BMW i3 charged for longer drive time
With its more useful 200km range, BMW’s electric i3 is not just a suburb-hopper
The utopian ideal of not having to pay for petrol should, in theory, have electric cars like the Nissan Leaf and BMW i3 zooming out of showrooms like smartphones.
The fact that sales have instead been a trickle is due to two things: short range and long charging times. But all that is changing now that the automotive world, rather than treating electric cars as a nice-to-have niche, is committed to throwing many of its future eggs into the electric-car basket.
There’s been a surge of technological development in this field and, if we’re to believe motor company claims, the battery-powered cars twirling on motor show stands are promising petrol-equivalent ranges of up to 500km, while charging times are getting ever shorter.
The BMW i3 isn’t quite at this point yet, but, as Motor News discovered over a week-long test, it has become a far more practical and easier-to-live-with car now that the driving range has been hiked since the i3 was launched in 2015.
The standard i3 continues with the existing 125kW and 250Nm synchronous electric motor, with a single-speed automatic transmission. But the increased-capacity 33 kilowatt hours lithium ion battery in the vehicle’s floor offers a driving range of 200km between charges in "everyday use", says BMW, while for an extra R80,000 customers can specify an optional 28kW two-cylinder motorcycle petrol engine that acts as a battery charger to extend the range by 150km.
Our test car was the standard, all-electric version selling for R637,300, and I was impressed with the mileage it achieved on a single charge.
My daily commute to and from work is about 42km and the new i3 was able to drive nearly the whole week without requiring Eskom assistance. The car takes about eight hours to fully charge at a regular socket, or as little as three hours with a fast-charging i Wallbox that BMW will supply with the car.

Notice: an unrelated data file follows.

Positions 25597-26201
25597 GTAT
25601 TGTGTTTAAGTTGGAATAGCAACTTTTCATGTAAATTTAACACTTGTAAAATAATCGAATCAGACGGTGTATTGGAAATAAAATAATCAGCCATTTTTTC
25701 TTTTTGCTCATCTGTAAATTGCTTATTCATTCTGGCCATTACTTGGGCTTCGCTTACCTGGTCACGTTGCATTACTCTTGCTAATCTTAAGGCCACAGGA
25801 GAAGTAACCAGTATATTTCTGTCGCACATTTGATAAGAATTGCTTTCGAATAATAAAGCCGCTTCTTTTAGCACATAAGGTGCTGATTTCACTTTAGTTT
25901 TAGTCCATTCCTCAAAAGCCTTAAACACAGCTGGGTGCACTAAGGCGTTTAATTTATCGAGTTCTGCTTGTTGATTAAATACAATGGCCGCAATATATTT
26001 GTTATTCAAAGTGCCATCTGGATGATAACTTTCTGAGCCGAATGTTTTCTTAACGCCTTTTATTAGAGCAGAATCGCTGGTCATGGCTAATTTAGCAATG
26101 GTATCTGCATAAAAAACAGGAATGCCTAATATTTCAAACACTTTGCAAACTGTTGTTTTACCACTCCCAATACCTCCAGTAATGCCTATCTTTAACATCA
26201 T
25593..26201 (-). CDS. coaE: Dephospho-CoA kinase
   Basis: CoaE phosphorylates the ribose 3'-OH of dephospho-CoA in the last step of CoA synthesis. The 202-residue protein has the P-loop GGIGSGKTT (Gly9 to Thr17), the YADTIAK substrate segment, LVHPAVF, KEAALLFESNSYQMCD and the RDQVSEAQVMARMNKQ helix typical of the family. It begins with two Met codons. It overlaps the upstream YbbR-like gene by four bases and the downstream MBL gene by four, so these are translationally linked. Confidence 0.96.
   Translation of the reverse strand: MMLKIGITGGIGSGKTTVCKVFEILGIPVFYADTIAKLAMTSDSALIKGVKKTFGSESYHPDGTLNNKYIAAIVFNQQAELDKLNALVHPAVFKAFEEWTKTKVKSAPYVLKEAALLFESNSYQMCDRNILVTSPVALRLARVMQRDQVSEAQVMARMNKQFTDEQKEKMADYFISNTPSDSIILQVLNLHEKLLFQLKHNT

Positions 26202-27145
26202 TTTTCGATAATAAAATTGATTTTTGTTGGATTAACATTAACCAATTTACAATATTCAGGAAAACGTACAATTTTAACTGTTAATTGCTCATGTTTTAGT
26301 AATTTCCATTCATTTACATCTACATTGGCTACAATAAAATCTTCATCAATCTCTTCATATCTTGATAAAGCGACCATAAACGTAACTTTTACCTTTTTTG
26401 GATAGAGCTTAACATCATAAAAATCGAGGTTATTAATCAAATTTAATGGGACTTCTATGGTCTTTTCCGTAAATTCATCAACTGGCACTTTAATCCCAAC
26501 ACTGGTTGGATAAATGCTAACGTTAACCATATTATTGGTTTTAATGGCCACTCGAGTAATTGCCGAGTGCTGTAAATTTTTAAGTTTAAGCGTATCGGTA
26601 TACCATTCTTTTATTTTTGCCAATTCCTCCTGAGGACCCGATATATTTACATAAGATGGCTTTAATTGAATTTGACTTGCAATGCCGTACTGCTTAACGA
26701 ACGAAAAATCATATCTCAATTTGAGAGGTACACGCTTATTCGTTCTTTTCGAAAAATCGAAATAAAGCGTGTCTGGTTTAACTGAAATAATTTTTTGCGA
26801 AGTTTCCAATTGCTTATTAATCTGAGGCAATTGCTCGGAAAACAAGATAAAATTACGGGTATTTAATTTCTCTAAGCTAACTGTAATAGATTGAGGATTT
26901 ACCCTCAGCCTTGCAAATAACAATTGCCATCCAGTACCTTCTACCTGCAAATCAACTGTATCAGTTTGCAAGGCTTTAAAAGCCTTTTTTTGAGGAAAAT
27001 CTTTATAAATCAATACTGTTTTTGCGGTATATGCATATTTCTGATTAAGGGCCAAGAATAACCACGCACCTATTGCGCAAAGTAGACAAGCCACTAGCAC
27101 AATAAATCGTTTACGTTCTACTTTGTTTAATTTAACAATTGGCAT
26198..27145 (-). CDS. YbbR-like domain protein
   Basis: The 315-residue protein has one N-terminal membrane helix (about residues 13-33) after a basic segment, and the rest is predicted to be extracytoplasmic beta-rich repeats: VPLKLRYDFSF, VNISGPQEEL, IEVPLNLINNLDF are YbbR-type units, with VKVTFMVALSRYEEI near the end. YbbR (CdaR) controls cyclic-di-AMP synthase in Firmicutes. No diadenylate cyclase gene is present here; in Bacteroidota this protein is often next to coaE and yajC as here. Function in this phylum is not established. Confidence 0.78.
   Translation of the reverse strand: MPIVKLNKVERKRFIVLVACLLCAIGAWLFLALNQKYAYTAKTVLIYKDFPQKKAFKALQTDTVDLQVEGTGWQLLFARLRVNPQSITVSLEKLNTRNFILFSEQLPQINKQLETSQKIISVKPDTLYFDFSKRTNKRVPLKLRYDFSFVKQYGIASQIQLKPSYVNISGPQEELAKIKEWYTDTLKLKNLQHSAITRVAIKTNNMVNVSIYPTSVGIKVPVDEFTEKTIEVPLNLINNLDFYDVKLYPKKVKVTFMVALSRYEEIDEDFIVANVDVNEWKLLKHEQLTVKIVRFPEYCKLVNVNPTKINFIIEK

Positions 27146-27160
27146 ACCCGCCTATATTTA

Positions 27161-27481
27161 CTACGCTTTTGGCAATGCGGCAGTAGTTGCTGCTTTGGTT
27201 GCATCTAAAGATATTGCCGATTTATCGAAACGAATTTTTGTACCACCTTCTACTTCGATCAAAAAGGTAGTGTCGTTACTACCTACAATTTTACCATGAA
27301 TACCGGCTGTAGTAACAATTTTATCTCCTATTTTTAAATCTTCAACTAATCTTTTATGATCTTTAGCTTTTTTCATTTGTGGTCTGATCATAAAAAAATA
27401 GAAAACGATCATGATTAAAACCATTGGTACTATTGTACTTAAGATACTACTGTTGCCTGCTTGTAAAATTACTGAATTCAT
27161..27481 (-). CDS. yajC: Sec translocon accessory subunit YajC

Fast-charging stations set up at a number of BMW dealers will charge the battery from zero to 80% in about 45 minutes — for free. I drove mostly on the intermediate Eco Pro battery-saving mode (which limits the top speed to 130km/h), but to squeeze extra range from the car there’s also an Eco Pro+ setting which limits top speed to 90km/h and disables power-sapping features like the aircon.
In the default Comfort mode the car is capable of 150km/h.
In stop-start urban driving the car’s kinetic energy regeneration feeds power back into the batteries to increase the range. This power-regenerating feature, which feels like the brakes are being applied every time you lift off the throttle, feels odd at first but you soon get used to it.
It’s so effective that in normal driving, even on downhills, you barely have to touch the brake pedal except for in emergencies or when parking.
You also get used to the car’s eerie silence, though inattentive pedestrians tend to step in front of it because they don’t hear it coming. The car is fun to drive, with a dose of instant acceleration that humbles most cars at the traffic lights. This is thanks to the instant maximum torque afforded by the electric motor, without needing to hike the revs as in a combustion engine.
A super-light bodyshell made of carbonfibre reinforced plastic adds an extra spring to the car’s step, leading to a respectably swift 0-100km/h claimed figure of 7.3 seconds.
The ride quality is fairly decent and the suspension absorbs ripples well. The steering is light and the car is nimble in medium-speed urban driving, but try to charge this high-roofed hatchback into corners like a boy racer and the skinny tyres squirm to show their displeasure at harsh treatment.
The extended range puts weekend excursions on the i3’s can-do list, as I did when I drove from Joburg to Suikerbosrand nature reserve near Heidelberg to go cycling. On that mostly open-road drive the regenerative braking didn’t come into play much, but the electric BMW still had a healthy 70km of quoted range left when I got home after the 110km round trip.
A bicycle fitted quite comfortably inside the i3 with the rear seats flipped down. Rear-seat passenger space isn’t quite as impressive, and taller adults will have their legs squeezed.
The i3 was recently retouched with a facelift that includes all-LED headlights and some interior tweaks, but the "sustainability" theme — like or hate it — remains, with fibrous recycled material adorning much of the dashboard and doors, and open-pore eucalyptus wood trim.
The electric Beemer has a reasonably comprehensive spec sheet in a minimalist setting that has an infotainment screen and an iDrive controller instead of a large clutter of buttons.
The i3’s price tag isn’t cheap but running costs are. Charging it at home once or twice a week is dirt cheap compared to filling up with petrol or diesel — especially with today’s fuel prices.